The Free lance. (State College, Pa.) 1887-1904, February 01, 1892, Image 12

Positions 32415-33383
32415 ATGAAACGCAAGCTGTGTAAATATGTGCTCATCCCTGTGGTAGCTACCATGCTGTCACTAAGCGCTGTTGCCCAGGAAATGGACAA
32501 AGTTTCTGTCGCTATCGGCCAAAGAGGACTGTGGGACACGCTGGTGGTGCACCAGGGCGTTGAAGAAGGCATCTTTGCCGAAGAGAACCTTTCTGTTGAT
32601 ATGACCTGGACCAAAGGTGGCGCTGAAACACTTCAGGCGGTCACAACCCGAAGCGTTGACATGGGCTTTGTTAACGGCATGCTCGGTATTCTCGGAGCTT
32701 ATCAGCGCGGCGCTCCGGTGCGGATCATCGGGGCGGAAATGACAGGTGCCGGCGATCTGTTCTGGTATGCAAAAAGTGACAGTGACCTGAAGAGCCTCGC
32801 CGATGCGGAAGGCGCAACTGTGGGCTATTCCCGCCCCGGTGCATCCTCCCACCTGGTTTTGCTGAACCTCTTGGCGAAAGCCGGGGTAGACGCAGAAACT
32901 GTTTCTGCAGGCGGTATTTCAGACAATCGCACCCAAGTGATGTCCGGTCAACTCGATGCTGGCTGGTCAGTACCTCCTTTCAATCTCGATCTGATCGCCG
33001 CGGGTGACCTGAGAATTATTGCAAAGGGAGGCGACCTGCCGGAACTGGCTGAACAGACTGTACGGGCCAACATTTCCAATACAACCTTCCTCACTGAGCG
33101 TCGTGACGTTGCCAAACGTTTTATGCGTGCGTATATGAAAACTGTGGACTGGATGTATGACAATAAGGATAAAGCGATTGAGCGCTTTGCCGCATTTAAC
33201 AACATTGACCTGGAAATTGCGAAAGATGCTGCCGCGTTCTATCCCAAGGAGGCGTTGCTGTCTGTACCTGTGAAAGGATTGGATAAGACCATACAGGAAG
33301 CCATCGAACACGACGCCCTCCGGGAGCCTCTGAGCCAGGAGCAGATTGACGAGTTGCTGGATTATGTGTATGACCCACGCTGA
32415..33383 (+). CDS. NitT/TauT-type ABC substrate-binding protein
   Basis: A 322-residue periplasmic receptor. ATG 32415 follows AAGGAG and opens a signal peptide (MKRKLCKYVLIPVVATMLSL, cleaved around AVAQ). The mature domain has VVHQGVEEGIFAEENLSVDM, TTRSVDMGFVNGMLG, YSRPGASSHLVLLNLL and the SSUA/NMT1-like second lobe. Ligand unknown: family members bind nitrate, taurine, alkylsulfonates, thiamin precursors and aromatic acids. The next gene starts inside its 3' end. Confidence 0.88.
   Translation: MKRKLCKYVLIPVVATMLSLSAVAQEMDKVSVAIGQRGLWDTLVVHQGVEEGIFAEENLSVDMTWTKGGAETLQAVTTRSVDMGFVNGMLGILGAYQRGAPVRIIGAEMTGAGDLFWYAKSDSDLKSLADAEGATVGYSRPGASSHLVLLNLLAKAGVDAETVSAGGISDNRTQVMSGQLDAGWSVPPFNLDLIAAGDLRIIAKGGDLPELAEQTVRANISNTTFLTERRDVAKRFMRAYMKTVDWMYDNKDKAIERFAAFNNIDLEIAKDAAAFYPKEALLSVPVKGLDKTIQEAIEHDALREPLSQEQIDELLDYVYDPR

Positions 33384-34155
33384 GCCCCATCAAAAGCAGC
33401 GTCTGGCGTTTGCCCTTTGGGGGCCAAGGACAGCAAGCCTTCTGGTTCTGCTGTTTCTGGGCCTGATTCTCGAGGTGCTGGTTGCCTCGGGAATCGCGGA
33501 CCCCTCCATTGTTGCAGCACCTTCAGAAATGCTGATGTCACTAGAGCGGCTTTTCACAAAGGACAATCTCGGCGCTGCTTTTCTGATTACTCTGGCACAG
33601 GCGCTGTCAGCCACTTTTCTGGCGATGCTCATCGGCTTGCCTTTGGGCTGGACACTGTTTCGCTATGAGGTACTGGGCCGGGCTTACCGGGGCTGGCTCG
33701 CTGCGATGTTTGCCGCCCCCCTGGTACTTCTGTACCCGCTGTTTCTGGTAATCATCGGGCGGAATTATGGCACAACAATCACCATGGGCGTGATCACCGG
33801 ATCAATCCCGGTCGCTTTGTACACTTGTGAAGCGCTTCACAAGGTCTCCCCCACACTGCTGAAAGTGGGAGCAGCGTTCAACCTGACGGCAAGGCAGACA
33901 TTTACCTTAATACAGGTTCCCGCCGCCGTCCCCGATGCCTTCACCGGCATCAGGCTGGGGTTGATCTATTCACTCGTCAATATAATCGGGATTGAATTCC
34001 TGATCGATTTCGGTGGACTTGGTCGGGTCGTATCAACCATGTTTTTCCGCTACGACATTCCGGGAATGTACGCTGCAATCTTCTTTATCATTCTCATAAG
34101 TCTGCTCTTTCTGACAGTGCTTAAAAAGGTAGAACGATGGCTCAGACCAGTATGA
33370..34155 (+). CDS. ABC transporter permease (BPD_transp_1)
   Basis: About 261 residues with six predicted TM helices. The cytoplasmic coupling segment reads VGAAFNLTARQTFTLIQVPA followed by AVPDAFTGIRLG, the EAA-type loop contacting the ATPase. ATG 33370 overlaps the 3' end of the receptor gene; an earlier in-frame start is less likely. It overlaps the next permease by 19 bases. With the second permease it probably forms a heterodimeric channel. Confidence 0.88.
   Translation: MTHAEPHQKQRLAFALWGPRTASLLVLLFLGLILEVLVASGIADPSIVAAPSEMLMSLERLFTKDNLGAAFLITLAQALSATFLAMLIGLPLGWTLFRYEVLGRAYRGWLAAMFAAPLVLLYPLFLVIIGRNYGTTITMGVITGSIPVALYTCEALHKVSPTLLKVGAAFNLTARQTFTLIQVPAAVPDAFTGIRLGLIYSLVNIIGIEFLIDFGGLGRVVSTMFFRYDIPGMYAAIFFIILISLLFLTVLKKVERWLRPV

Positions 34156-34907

OUR ALUMNI Our Dear Alumni :—Have you ever been on the staff of the college paper—the FREE LANCE ? If so —and we hope you havewe know you can appre ciate our sorrow when we tell you of the infinite 'influx of correspondences from among your num ber, which we are unable to print. By .this article we do not, in the least, mean to set a damper on the zeal and enthusiasm of our worthy and beloved .predecessors. For although we have not the space to allow their publication, we nevertheless enjoy reading them ourselves. So please do not weary in the good work already begun ; .and although they, cannot appear at . pres ent,' knowing the wish of the students •to learn a little of the successes of those equipped with the same implements of warfare with which they are to launch out in a few years—all contained in these articles—and knowing the fond desire of you alumni to hear from one another—probably' most conveniently through this medium—we hope in a few years to be able to bind these manuscripts and . sell them at mere cost. In view of. this fact we would ask those possessing, interesting data to kind kr forward it to this office. We know there is the college annual—La Vie— which will give everything of . interest of alma wafer, but that does not touch so much on those who have older grown. Here 's an alumnus in Pennsylvania would like to know of the one in California. and the one in California would like to hear from others etc. Do you not see what success this book will be if this vigorous corre spondence is continued for a few years ? AMERICAN COLLEGES AT THE CIII CAGO The Chicago Exposition of 1893, is expected to show to the world the grand resources of this country,. its advancement in manufactures, mining and all other great industries; its progress in ar. chitecture, painting, and sculpture. Never be THE FREE LANCE. fore in the history of any country has an exhibi tion of this character been planned on such a scale of magnificence. The great exhibits, which will be made in every branch of art or iridustry, will well show the rapid advancement which has been made in these lines since the Exposition of x 876; but one of the most important factors of the Chicago Exposition has yet received but little notice, namely, the displays of the various Ameri can colleges and universities. Now, more than ever, is the fact recognized, that the educational institutions of any country are the true indices of its prosperity. The Unit ed States may well be proud of her schools and colleges, which, though yet in their infancy, equal, if they do not excel, those of any nation in the world. Our. college and university system of to-day is the growth of only a little over one hundred years, and the advantages offered for se curing an education in any line, classical, scien tific, or technical, surpass anything in Europe. The American college if its excellence were known, would draw students from every quarter of the globe, and instead ofmany Americans going abroad to secure an education they would remain here. The coming Columbian Exposition offers an opportunity, which may not occur again in a century, for our colleges to make an adequate dis play of the superior advantages social,economical, and moral. which they offer to students, and they should make special exertions during the coming year, and be prepared to make a complete display in all courses of the work accomplished. If this is done, visitors from foreign countries will obtain a clear idea of the great progress in the learning and the civilization of this country, which will benefit not only the United States, but the cause of higher educatiiin all over the world. With faces all haggard they sat 'round the board, Three gamblers, each eyeing intently hie hoard. The candle burned dimly, and 'round the whole mom THE PHANTOM POKER PLAYER. M. W. D.